Gain ratio

The information gain represents the value of the information entropy that the data set D decreases after the action of the feature A. The formula is as follows:

(3)
𝐺𝑎𝑖𝑛(A)=𝐼𝑛𝑓𝑜(D)-𝐼𝑛𝑓𝑜A(D)

Figure 2.

The optimized C4.5 algorithm flow.

The optimized C4.5 algorithm flow.

The information gain rate is:

(4)
𝐺𝑎𝑖𝑛𝑅𝑎𝑡𝑖𝑜(A)=𝐺𝑎𝑖𝑛(A)𝐼𝑛𝑓𝑜A(D)

2.2.2Implementation of C4.5 algorithm

The decision tree is generated using the J48 (C4.5 algorithm implementation) in the Weka classifier algorithm. The confidence factor for the pruning is set to 0.25 and the minimum number of instances per leaf minNumObj is set to 10. The 10-fold cross-validation is used to select and evaluate the model. The number of leaves of the final tree is 61 while the size of the tree is 121. Among them, the maximum misclassification accounted for as high as 24%. The reason is that the classification data is imbalanced, which causes the problem of classification bias. Regarding this problem, an optimized C4.5 algorithm is presented.

2.2.3Optimized C4.5 algorithm

For the data in this study, the outstanding imbalance appeared in the data of “no” risk and “low” risk, with the proportion exceeding 3 (47.8%: 14.8% = 3.23). If the risk is classified as “have” risk (high, medium, low) and “none”, the ratio is 1.1, which can be regarded as data equilibrium. In addition, in the internal of ‘’have” (high, medium, low) risks, the ratios among the high, medium, and low risk are all less than 1.37 (20.3%: 14.8% = 1.37) which can also be considered as balanced. As a result, the optimization of C4.5 algorithm becomes very simple. The basic idea of optimization is nested spanning tree. First, the original data is divided into two categories: “having risk” and “no risk”, and C4.5 is used to generate the first decision tree. Continue to use C4.5 to generate subtrees for the node where the node is “yes” and the internal type is not unique, and so on.

The algorithm flow is shown in Fig. 2. Where D denotes the training dataset for classification, c denotes the class number, A denotes the candidate contribute, A* denotes the contribute with the highest information gain rate in A and S denotes the sample dataset D which matches A* = a.

Figure 3.

The first-level decision tree.

The first-level decision tree.

3.Results

3.1Decision tree generation

The first-level decision tree generated by the above-mentioned optimized C4.5 algorithm is shown in Fig. 3. That is, the decision tree is firstly classified as “Yes” or “No” risks. As a result, one single type “N” generates one “N” leaf node while a single type “Y” generates four “Y” nodes. These four nodes then continue to generate various subtrees through the C4.5 algorithm. At this time, there are only three classify: “high” (H), “medium” (M) and “low” (L), like Tree 1 as shown in Fig. 4. While, the two-hybrid types Tree5, Tree6 continue to generate various subtrees according to the optimized C4.5 classification. Figure 5 is an example of generated Tree 6. Numbers in nodes, such as “3301”, represent the number of cases. The entire tree has 43 leaf nodes and the tree size is 72.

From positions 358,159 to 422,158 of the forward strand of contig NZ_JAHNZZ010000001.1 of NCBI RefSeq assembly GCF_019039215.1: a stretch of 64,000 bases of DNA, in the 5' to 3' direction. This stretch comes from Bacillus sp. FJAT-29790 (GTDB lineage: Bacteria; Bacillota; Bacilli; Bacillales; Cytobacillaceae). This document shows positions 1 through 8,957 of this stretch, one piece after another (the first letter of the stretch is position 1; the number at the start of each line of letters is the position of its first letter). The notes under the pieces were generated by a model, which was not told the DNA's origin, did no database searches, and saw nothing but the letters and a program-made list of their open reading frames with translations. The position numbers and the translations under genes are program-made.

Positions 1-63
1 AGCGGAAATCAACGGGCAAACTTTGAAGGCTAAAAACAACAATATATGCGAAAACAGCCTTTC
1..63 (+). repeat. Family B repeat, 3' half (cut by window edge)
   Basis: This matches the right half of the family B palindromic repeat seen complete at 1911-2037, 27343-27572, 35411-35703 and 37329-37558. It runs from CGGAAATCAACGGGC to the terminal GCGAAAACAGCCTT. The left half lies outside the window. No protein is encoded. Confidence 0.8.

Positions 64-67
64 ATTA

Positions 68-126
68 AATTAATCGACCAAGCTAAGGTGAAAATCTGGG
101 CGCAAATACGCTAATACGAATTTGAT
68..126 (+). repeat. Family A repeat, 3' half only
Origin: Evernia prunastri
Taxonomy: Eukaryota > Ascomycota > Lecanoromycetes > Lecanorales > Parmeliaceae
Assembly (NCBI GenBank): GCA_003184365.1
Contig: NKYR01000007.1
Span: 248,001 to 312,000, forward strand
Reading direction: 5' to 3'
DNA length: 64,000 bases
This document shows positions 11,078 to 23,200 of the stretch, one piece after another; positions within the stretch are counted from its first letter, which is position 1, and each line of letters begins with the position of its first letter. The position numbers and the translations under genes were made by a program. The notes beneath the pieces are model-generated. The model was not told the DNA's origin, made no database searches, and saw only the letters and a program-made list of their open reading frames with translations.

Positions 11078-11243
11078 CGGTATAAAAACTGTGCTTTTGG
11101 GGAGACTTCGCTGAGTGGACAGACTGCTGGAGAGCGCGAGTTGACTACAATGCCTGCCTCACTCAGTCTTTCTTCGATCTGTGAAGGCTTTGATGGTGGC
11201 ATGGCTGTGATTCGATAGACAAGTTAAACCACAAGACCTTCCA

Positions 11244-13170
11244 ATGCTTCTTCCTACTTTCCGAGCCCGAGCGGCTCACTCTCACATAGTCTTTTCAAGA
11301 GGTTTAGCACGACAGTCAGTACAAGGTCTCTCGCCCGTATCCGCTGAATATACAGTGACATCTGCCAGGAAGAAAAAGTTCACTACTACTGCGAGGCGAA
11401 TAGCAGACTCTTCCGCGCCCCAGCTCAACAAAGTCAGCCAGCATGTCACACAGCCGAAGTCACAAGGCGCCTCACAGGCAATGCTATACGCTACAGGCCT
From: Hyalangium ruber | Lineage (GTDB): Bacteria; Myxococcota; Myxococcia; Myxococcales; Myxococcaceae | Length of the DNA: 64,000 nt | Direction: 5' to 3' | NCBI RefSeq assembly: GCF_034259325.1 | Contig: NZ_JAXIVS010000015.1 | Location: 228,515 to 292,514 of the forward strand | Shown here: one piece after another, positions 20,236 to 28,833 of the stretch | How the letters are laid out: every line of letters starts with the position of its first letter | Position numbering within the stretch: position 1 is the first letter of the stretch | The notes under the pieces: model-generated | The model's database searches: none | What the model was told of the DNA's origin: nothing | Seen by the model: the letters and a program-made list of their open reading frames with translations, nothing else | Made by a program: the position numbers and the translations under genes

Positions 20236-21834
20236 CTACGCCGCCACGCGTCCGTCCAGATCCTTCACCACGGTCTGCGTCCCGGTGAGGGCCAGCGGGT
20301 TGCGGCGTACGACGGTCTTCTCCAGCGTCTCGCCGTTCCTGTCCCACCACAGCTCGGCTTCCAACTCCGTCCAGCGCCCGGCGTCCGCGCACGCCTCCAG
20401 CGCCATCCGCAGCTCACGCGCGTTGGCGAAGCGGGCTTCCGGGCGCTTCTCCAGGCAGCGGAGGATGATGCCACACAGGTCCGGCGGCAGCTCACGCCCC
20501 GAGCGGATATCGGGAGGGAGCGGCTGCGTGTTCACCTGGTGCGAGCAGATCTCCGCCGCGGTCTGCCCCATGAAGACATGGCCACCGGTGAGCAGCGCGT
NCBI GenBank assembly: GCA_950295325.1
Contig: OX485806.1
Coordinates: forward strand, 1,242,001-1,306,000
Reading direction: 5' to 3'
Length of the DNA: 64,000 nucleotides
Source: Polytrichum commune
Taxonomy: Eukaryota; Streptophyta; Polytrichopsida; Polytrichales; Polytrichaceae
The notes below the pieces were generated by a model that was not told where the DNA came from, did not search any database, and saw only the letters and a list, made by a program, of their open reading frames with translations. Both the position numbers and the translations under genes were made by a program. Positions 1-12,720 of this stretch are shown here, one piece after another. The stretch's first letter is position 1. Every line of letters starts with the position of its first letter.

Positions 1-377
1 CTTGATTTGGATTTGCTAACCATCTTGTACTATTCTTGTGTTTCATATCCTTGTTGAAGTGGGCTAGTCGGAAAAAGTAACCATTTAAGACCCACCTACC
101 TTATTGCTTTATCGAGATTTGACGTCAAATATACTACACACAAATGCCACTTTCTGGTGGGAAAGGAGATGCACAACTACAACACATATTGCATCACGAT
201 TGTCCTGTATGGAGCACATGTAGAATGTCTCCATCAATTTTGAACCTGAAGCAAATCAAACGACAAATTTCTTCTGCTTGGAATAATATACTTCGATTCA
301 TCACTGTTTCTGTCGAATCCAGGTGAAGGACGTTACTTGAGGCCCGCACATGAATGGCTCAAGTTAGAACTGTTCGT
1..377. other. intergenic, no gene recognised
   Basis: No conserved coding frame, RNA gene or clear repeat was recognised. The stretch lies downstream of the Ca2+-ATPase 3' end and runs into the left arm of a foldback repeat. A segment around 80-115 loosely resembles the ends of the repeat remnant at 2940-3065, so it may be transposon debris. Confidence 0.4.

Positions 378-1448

Figure 4.

The second-level decision tree (Tree 1).

The second-level decision tree (Tree 1).

3.2Assessment of the results

To assess the performance of the proposed system for stroke risk classification, precision, recall, accuracy, and kappa are calculated and 10-fold cross-validation is used. The equation for calculating precision, recall, accuracy and kappa as shown in Eqs (5)–(8), respectively.

(5)
Precision=TPTP+FP
(6)
Recall=TPTP+FN
(7)
Accuracy=TP+TNTP+TN+FP+FN
(8)
Kappa=po-pe1-pe

Precision represents the ration of all positive predictions among all the predictions. Recall is the ratio of all positive predictions among true events. Accuracy is a ratio of correctly predicted predications to the total predictions. TP (True Positive) is the positive cases that are correctly predicted. FN (False Negative) is the prediction considered as negative where the actual event is positive. TN (True Negative) is the negative cases that are correctly predicted, and FP (False Positive) is prediction labeled as positive where the actual event is negative. Meanwhile, Kappa offers a more robust estimate of the performance of the proposed system as compared to the simple agreement percentage and gives an overall evaluation of all the cases. is the relative observed agreement among proposed system and the physician analysis and is the hypothetical probability of chance agreement. Table 2 presents the confusion matrix of the classification result using the optimized C4.5 algorithm.

Table 2

Confusion matrix of optimized C4.5

Risk level analyzed by theRecall (%)
proposed system
HMLN
Risk level analyzedH 4183 2457830187.02
    by physiciansM125 3297 5457481.41
L325151 2481 54870.78
N189456534 10141 89.58
Precision (%)86.7579.4678.8487.69
Accuracy (%)84.88
Kappa (%)0.7763

Figure 5.

The second-level decision tree (Tree 6).

The second-level decision tree (Tree 6).

As shown in the Table 2, the accuracy achieves at 84.88% and the Kappa is 0.7763. For the classification of all the risk level, the recall can reach over 80%, except the level Low (L). Regarding the precision, all the risk level can achieve over 75%, and for the risk level High (H) and None (N), it can reach to 86.75% and 87.69% respectively.

3.3Derivation of knowledge rules

From the decision tree which is obtained using the optimized C4.5, corresponding knowledge rules can be deduced. There are 43 knowledge rules deriving in this case. The rules related to the five daily living habits (smoking, drinking, diet, vegetable and fruits consumption, and exercise) among them are listed as below. The detailed analysis of these rules can be found in the discussion section.

  • 1. Old age, suffering from hypertension, heavy smoking, a small amount of alcohol, the risk is H;

  • 2. Old age, suffering from hypertension, low smoking, a small amount of alcohol, the risk is M;

  • 3. Old age, male, low BMI, suffering from diabetes, high cholesterol, low smoking, a small amount of alcohol, a small amount of fruits and vegetables, large amounts of exercise, the risk is H;

  • 4. Old age, female, high BMI, suffering from diabetes, high cholesterol, low smoking, a small amount of alcohol, a small amount of meat and milk, a small amount of fruits and vegetables, the risk is M;

  • 5. Younger age, male, high BMI, suffering from diabetes, hypercholesterolemia, low smoking, a small amount of alcohol, small amount of fruits and vegetables, the risk is H;